Fields v. Davis

Western District of Texas, txwd-5:2018-cv-01051


Interested in this case?

Current View

Full Text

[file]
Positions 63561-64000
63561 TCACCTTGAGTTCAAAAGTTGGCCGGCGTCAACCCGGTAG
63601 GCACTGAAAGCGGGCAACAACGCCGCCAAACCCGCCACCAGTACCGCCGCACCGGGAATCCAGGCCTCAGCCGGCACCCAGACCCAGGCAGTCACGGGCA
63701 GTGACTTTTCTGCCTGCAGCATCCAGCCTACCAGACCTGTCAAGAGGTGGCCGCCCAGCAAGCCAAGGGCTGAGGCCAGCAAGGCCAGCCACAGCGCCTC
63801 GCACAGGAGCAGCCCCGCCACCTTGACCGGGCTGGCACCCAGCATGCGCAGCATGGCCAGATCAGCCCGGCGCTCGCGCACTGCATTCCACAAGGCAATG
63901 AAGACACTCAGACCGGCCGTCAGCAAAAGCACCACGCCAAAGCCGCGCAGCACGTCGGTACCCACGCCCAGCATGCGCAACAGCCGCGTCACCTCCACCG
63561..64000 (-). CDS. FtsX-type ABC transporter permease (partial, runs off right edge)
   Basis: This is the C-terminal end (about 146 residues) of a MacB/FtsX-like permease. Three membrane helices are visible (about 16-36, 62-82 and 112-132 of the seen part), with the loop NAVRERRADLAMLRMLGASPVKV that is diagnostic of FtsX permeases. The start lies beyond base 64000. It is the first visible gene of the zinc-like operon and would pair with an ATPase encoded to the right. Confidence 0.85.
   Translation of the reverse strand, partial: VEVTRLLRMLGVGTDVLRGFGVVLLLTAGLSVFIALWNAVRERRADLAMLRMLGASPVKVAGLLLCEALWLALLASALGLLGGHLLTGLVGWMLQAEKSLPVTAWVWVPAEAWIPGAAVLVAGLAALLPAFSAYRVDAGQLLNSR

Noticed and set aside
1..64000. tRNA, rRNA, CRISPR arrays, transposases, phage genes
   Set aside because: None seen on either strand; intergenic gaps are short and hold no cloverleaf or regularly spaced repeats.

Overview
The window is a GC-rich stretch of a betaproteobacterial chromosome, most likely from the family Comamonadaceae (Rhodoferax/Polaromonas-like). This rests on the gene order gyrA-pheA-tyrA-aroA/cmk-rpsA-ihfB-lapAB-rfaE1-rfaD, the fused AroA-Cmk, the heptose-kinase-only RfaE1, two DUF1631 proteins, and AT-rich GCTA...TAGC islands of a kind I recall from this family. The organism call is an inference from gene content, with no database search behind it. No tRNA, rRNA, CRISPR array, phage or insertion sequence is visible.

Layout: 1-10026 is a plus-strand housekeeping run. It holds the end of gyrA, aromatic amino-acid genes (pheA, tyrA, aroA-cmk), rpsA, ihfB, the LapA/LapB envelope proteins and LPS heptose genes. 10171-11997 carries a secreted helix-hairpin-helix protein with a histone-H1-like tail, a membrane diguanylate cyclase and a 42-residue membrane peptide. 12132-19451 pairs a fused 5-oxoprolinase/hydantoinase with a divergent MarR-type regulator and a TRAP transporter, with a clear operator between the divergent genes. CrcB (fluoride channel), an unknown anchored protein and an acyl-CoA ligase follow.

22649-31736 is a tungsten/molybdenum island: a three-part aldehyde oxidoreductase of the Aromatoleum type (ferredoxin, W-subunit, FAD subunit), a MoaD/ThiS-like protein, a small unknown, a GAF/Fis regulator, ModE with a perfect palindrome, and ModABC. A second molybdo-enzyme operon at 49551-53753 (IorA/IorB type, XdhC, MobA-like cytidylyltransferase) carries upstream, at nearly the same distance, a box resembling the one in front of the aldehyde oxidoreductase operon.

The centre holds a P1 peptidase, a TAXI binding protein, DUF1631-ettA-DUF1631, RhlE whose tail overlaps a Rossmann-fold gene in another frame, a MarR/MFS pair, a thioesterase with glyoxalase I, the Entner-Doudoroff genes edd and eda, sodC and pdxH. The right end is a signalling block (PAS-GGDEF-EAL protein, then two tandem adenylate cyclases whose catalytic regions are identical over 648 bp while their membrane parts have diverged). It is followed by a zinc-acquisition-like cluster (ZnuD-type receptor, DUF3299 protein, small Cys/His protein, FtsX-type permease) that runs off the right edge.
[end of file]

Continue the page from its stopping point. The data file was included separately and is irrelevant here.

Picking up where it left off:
UNITED STATES DISTRICT COURT WESTERN DISTRICT OF TEXAS SAN ANTONIO DIVISION GRAILAND FIELDS, § TDCJ No. 00774387, § § Petitioner, § § v. § CIVIL ACTION SA-18-CA-01051-FB § LORIE DAVIS, Director, § Texas Department of Criminal Justice, § Correctional Institutions Division, § § Respondent. § MEMORANDUM OPINION AND ORDER Before the Court are pro se petitioner Grailand Fields's Petition for Writ of Habeas Corpus pursuant to 28 U.S.C. § 2254 (ECF No. 1), petitioner's Memorandum in Support (ECF No. 2), respondent's Motion to Dismiss (ECF No. 10), and petitioner's Reply (ECF No. 11) thereto. Petitioner challenges the constitutionality of his 1996 state court murder conviction, arguing he has established a valid claim of actual innocence through an affidavit obtained in 2009 from the State's lone witness to the murder wherein the witness recanted his trial testimony. In her Motion to Dismiss, respondent Davis contends petitioner's federal habeas petition should be dismissed with prejudice as time-barred. For the reasons set forth below, petitioner's federal habeas corpus petition is indeed untimely and is dismissed with prejudice as barred by the one-year statute of limitations embodied in 28 U.S.C. § 2244(d)(1). Petitioner is also denied a certificate of appealability. Background In October 1996, petitioner was convicted of murder and was sentenced to eighty years of imprisonment. State v. Fields, No. 96-CR-2288 (226th Dist. Ct., Bexar Cnty., Tex. Oct. 11, 1996) (ECF No. 9-16 at 69). His conviction and sentence were affirmed on direct appeal, and the Texas Court of Criminal Appeals (TCCA) refused his petition for discretionary review (PDR) on January 27, 1999. Fields v. State, 1998 WL 538157, No. 04-96-00894-CR (Tex. App.—San Antonio, Aug. 26, 1998, pet. ref'd); Fields v. State, No. PD-1921-98 (Tex. Crim. App.). Petitioner then waited until November 5, 2014, to file a state habeas corpus application challenging the constitutionality of his state court conviction and sentence, which the TCCA eventually denied without written order on October 4, 2017. Ex parte Fields, No. 83,964-03 (Tex. Crim. App.) (ECF No. 9-13; ECF No. 9-16 at 5-43). The instant federal habeas petition was later filed on September 30, 2018. (ECF No. 1 at 10). Analysis A. The Statute of Limitations Respondent contends petitioner's federal habeas petition is barred by the one-year limitation period of 28 U.S.C. § 2244(d). Section 2244(d) provides, in relevant part, that: (1) A 1-year period of limitation shall apply to an application for a writ of habeas corpus by a person in custody pursuant to the judgment of a State court. The limitation period shall run from the latest of— (D) the date on which the factual predicate of the claim or claims presented could have been discovered through the exercise of due diligence. In this case, petitioner's claim of actual innocence is based solely on the recanting affidavit of TDCJ inmate Andre Haygood, a testifying witness for the State who identified petitioner as the person who shot and killed the complainant in this case. Because Mr. Haygood's notarized affidavit was executed on March 18, 2009 (ECF No. 2 at 28), petitioner could have discovered, through the exercise of due diligence, the factual predicate for his actual- innocence claim by this date. As a result, the limitations period under § 2244(d) for filing a federal habeas petition challenging his underlying conviction expired a year later on March 18, 2 2010. Because petitioner did not file his § 2254 petition until September 30, 2018—over eight years after the limitations period expired—his petition is barred by the one-year statute of limitations unless it is subject to either statutory or equitable tolling. 1. Statutory Tolling Petitioner does not satisfy any of the statutory tolling provisions found under 28 U.S.C. § 2244(d)(1). There has been no showing of an impediment created by the state government that violated the Constitution or federal law which prevented petitioner from filing a timely petition. 28 U.S.C. § 2244(d)(1)(B). There has also been no showing of a newly recognized constitutional right upon which the petition is based, and there is no indication that the claims could not have been discovered earlier through the exercise of due diligence. 28 U.S.C. § 2244(d)(1)(C)-(D). Similarly, although § 2244(d)(2) provides that "[t]he time during which a properly filed application for State post-conviction or other collateral review with respect to the pertinent judgment or claim is pending shall not be counted toward any period of limitation under this subsection," it does not toll the limitations period in this case either. As discussed previously, petitioner's state habeas application was not filed until November 2014, over five years after the affidavit was executed and well after the limitations period expired for challenging his underlying conviction and sentence in federal court. Because the state habeas petition was filed after the time for filing a federal petition under § 2244(d)(1) has lapsed, it does not toll the one- year limitations period.1 Scott v. Johnson, 227 F.3d 260, 263 (5th Cir. 2000). 1 Petitioner also filed two petitions for mandamus relief with the TCCA. Ex parte Fields, No. 83,964-01, -02 (Tex. Crim. App.). Similar to petitioner's state habeas petition, neither of these mandamus petitions were filed before the time for filing a federal petition under § 2244(d)(1) had lapsed. Even if they had been, however, the mandamus petitions would not toll the limitations under § 2244(d)(2) because they did not seek review of the underlying judgment and sentence. See Moore v. Cain, 298 F.3d 361, 367 (5th Cir. 2002) (finding a mandamus application did not toll the limitations period because it was not a "properly filed application for State post-conviction or other collateral review with respect to the pertinent judgment."). 3 2. Equitable Tolling The Supreme Court has made clear that a federal habeas corpus petitioner may avail himself of the doctrine of equitable tolling "only if he shows (1) that he has been pursuing his rights diligently, and (2) that some extraordinary circumstance stood in his way and prevented timely filing." McQuiggin v. Perkins, 569 U.S. 383, 391 (2013); Holland v. Florida, 560 U.S. 631, 649 (2010). But equitable tolling is only available in cases presenting "rare and exceptional circumstances," United States v. Riggs, 314 F.3d 796, 799 (5th Cir. 2002), and is "not intended for those who sleep on their rights." Manning v. Epps, 688 F.3d 177, 183 (5th Cir. 2012). The lack of representation, lack of legal training, ignorance of the law, and unfamiliarity with the legal process do not justify equitable tolling. United States v. Petty, 530 F. 3d 361, 365-66 (5th Cir. 2008); see also Sutton v. Cain, 722 F.3d 312, 316-17 (5th Cir. 2013) (a garden variety claim of excusable neglect does not warrant equitable tolling). Here, petitioner fails to explain why he waited over five years after Mr. Haygood's affidavit was executed to challenge his conviction in a state habeas petition, admitting he does not have "any excuses for his lack of due diligence." (ECF No. 11 at 4). Petitioner also fails to establish that he was prevented, by some extraordinary circumstance, from timely raising his actual-innocence claim in a federal habeas corpus petition. Because petitioner failed to assert any specific facts showing that he was prevented, despite the exercise of due diligence on his part, from timely filing his federal habeas corpus petition in this court, his petition is untimely and barred by § 2244(d)(1). 3. Actual Innocence Although he makes no argument for tolling, petitioner does contend his untimeliness should be excused because of the actual-innocence exception. In McQuiggin, 569 U.S. at 386, 4 the Supreme Court held that a prisoner filing a first-time federal habeas petition could overcome the one-year statute of limitations in § 2244(d)(1) upon a showing of "actual innocence" under the standard set forth in Schlup v. Delo, 513 U.S. 298, 329 (1995). But "tenable actual- innocence gateway pleas are rare," and, under Schlup's demanding standard, the gateway should open only when a petitioner presents new "evidence of innocence so strong that a court cannot have confidence in the outcome of the trial unless the court is also satisfied that the trial was free of nonharmless constitutional error." McQuiggin, 569 U.S. at 386, 401 (quoting Schlup, 513 U.S. at 316). In other words, a petitioner must demonstrate that "it is more likely than not that no reasonable juror would have convicted him in light of the new evidence." McQuiggin, 569 U.S. at 399. Petitioner in this case fails to meet this demanding standard, as Mr. Haygood's 2009 affidavit does not undermine confidence in the outcome of petitioner's trial. Consequently, the untimeliness of petitioner's federal habeas petition will be not excused under the actual- innocence exception established in McQuiggin. B. Alternative Merits Determination Based on the affidavit of Mr. Haygood, petitioner also raises a "freestanding" claim of actual innocence under Herrera v. Collins, 506 U.S. 390, 417 (1993). However, claims of actual innocence based on newly discovered evidence do not provide a basis for federal habeas relief. Dowthitt v. Johnson, 230 F.3d 733, 741 (5th Cir. 2000) (citing Herrera, 506 U.S. at 400). "This rule is grounded in the principle that federal habeas courts sit to ensure that individuals are not imprisoned in violation of the Constitution—not to correct errors of fact." Herrera, 506 U.S. at 399. Although the Herrera court left open the question of whether, in a capital case, "a truly persuasive demonstration of 'actual innocence' made after trial would. . . warrant habeas relief if there were no state avenue open to process such a claim," 506 U.S. at 417, the Court of 5 Appeals for the Fifth Circuit has consistently rejected this theory.2 See Cantu v. Thaler, 632 F.3d 157, 167 (5th Cir. 2011); In re Swearingen, 556 F.3d 344, 348 (5th Cir. 2009); Graves v. Cockrell, 351 F.3d 143, 151 (5th Cir. 2003) (collecting cases). Accordingly, petitioner's claim that federal habeas relief is warranted based on Mr. Haygood's alleged recantation must be rejected because a freestanding claim of actual innocence is not a cognizable claim for federal habeas relief. In addition to his actual-innocence claim, petitioner also argues he was denied the opportunity to establish his actual-innocence claim by the state habeas court. Such a claim does not entitle petitioner to relief because alleged errors or irregularities occurring in state habeas proceedings do not raise cognizable claims for federal habeas relief. See Henderson v. Stephens, 791 F.3d 567, 578 (5th Cir. 2015) ("infirmities in state habeas proceedings do not constitute grounds for federal habeas corpus relief"); Ladd v. Stevens, 748 F.3d 637, 644 (5th Cir. 2014) (same). This is because an attack on the validity of a state habeas corpus proceeding does not impact the validity of the underlying state criminal conviction. See Rudd v. Johnson, 256 F.3d 317, 319-20 (5th Cir. 2001) (reiterating that "an attack on the state habeas proceeding is an attack on a proceeding collateral to the detention and not the detention itself.") (citations omitted). For this reason, petitioner's complaint concerning his state habeas corpus proceeding does not furnish a basis for federal habeas corpus relief. Conclusion Based on the foregoing reasons, petitioner's § 2254 petition (ECF No. 1) is barred from federal habeas corpus relief by the statute of limitations set forth in 28 U.S.C. § 2244(d). The petition also fails to raise a cognizable claim for federal habeas corpus relief. 2 In later revisiting the issue of actual innocence, the Supreme Court declined to resolve the question of whether freestanding actual-innocence claims are to be recognized in federal habeas proceedings. House v. Bell, 547 U.S. 518, 555 (2006). 6 Accordingly, IT IS HEREBY ORDERED that: 1. Respondent's Motion to Dismiss (ECF No. 10) is GRANTED and petitioner Grailand Fields's Petition for Writ of Habeas Corpus pursuant to 28 U.S.C. § 2254 (ECF No. 1) is DISMISSED WITH PREJUDICE as time-barred and alternatively without merit; 2. Petitioner failed to make "a substantial showing of the denial of a federal right" and cannot make a substantial showing that this court's procedural rulings are incorrect as required by FED. R. APP. P. 22 for a certificate of appealability. See Slack v. McDaniel, 529 U.S. 473, 483-84 (2000). Therefore, this court DENIES petitioner a certificate of appealability. See Rule 11(a) of the Rules Governing § 2254 Proceedings; and 3. All other remaining motions, if any, are DENIED, and this case is now CLOSED. It is so ORDERED. SIGNED this 18th day of December, 2018. _________________________________________________ FRED BIERY UNITED STATES DISTRICT JUDGE 7